The other solution, and the one I prefer, is something similar to the ten-second runoff. Currently, in the last two minutes of a half, if there is a penalty on the offense that stops the clock when it otherwise wouldn’t have stopped, officials run ten seconds off the clock before allowing play to resume. In the scenario described here, the fair thing would be to let the offense attempt the play again following the play on which the penalty was committed. The proposed alternative, for plays in the last two minutes of a half, would be to put up to ten seconds– but no more than the amount of time on the clock when the ball was snapped– back on the clock after a defensive penalty. This ensures that the offense doesn’t end up in a worse position as a result of the defensive penalty.

The most likely criticism of this proposal I anticipate is that people will be opposed to rule changes that result in significant clock manipulation, but other rules already grant officials significant discretion in controlling the game clock near the end of halves, so my proposal is not as major as it may sound.

I realize that this proposal poses practical challenge for referees, and people probably will be concerned about extending a game (despite the fact that the last minute of halves frequently take forever anyways), but it seems to be the only fair way to mitigate the defensive incentive to cheat that doesn’t result in eliminating the offense’s ability to throw the ball in these possibly crucial situations.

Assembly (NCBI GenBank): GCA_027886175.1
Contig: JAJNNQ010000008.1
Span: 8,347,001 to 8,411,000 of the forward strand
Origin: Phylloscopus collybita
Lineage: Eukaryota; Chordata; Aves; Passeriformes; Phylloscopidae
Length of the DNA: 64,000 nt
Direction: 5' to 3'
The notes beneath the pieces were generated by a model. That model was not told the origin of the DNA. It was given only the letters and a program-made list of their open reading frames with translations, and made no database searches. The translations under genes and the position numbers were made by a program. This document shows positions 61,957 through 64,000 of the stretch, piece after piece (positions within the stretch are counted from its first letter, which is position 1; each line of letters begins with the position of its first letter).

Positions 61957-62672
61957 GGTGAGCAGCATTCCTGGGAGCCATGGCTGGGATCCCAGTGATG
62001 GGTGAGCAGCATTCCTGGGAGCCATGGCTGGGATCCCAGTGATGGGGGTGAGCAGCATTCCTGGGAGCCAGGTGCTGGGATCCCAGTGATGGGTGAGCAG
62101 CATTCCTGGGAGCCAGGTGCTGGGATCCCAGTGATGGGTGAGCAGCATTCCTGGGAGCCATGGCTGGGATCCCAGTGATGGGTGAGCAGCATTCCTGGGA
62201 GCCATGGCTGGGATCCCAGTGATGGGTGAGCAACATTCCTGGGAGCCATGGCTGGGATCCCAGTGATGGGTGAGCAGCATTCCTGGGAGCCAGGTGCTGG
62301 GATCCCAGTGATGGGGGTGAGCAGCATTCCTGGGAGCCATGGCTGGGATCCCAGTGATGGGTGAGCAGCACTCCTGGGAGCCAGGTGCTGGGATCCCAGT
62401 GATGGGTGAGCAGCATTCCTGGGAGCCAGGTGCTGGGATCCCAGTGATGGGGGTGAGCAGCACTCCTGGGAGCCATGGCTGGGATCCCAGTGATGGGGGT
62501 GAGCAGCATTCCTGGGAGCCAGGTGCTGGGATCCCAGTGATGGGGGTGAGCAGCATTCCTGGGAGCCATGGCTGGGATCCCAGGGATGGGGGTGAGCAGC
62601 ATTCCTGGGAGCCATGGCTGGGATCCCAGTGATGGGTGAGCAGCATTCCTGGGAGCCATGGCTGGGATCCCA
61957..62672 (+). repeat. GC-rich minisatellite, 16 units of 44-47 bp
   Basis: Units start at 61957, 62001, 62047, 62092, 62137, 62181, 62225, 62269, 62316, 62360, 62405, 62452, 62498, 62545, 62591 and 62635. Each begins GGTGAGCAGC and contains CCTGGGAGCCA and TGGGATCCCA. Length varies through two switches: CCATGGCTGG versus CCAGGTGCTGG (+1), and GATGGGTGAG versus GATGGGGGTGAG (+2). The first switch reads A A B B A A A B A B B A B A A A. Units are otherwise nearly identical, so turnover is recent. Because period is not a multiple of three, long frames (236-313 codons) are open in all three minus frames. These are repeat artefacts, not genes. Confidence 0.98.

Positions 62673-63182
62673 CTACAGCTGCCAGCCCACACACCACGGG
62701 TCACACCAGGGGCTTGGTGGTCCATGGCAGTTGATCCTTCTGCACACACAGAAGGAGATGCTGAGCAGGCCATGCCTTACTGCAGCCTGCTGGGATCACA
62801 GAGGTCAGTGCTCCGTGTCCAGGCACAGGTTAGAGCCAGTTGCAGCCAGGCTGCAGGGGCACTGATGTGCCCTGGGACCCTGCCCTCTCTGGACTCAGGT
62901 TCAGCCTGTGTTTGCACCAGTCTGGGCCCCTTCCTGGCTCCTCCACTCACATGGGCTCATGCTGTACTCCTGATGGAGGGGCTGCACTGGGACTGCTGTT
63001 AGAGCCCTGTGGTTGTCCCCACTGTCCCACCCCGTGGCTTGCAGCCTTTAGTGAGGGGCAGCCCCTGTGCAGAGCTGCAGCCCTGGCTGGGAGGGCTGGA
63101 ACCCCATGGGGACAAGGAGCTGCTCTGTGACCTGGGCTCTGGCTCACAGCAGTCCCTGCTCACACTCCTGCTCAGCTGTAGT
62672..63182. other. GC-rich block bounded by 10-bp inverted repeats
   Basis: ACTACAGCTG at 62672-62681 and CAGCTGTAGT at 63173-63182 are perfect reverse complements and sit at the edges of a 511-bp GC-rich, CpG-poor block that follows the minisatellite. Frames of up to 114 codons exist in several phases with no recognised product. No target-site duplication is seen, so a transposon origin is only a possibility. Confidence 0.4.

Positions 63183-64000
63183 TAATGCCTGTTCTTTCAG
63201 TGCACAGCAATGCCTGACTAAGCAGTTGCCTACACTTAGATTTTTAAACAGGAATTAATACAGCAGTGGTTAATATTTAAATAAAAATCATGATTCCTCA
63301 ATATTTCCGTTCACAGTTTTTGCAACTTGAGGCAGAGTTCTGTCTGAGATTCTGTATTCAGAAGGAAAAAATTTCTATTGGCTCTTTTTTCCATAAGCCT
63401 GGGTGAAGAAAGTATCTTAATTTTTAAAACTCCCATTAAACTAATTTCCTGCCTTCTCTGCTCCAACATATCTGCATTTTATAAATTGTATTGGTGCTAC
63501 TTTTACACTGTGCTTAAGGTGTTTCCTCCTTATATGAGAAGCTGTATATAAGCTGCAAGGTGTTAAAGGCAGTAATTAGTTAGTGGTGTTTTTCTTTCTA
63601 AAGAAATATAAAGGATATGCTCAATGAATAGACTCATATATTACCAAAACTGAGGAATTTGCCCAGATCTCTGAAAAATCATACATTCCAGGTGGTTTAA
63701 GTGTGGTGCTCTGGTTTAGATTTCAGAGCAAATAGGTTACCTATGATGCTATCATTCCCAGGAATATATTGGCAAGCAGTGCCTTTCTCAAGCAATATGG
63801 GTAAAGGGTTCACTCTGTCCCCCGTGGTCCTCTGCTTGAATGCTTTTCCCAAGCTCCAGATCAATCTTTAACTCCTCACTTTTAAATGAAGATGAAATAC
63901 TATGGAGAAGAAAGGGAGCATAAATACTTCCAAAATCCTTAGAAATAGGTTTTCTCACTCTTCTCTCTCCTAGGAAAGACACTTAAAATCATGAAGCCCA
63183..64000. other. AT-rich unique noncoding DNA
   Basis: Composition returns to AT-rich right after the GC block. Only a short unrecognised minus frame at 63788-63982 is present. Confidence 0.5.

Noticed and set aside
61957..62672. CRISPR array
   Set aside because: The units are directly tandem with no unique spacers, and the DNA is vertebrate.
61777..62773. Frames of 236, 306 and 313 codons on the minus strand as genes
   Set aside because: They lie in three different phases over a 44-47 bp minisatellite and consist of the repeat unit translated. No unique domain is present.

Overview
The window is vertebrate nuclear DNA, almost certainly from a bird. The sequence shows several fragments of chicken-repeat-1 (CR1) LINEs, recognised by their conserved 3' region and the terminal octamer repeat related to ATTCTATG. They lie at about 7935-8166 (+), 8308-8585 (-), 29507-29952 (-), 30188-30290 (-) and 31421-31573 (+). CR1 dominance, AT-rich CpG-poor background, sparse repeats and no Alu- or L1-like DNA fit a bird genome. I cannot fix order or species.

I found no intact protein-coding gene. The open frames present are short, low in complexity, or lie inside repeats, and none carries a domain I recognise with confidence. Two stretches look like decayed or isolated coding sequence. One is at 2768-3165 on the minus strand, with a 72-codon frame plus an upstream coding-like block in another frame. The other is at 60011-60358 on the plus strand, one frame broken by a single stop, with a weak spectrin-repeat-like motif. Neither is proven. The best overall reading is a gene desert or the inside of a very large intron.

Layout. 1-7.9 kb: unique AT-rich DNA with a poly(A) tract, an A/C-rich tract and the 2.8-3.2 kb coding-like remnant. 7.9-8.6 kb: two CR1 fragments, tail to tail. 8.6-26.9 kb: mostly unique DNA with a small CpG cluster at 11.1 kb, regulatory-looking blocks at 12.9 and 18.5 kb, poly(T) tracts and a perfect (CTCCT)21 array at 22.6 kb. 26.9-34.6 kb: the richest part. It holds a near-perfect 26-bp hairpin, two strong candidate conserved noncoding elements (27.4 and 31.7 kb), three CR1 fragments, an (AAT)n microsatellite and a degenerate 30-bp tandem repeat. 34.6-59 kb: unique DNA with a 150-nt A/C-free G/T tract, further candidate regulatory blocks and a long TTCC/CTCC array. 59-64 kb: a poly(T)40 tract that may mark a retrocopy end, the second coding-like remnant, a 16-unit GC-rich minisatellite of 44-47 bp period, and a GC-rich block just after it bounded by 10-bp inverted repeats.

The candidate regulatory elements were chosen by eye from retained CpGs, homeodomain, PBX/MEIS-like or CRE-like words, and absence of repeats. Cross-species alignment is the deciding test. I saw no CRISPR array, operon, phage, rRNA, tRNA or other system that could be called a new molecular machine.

2 thoughts on “Disincentivizing Defensive Penalties in College Football: Ten-Second Runon

  1. Pingback: Evidence that Chip Kelly definitely reads ALDLAND? | ALDLAND

  2. Another example where time should (probably) be added onto the clock that falls outside the immediate scope of this example (although possession changes at the end of the play, so it is somewhat ill-defined in this sense):

    Ravens are up seven on the Bengals on fourth down at their own 23 with 0:11 on the clock. To ensure no chance of a run back, the entire O-Line commits blatant holding on the defense (the refs still took their sweet time throwing the flags) while the punter danced in the endzone before stepping out after the clock hit double zero.

    Video here: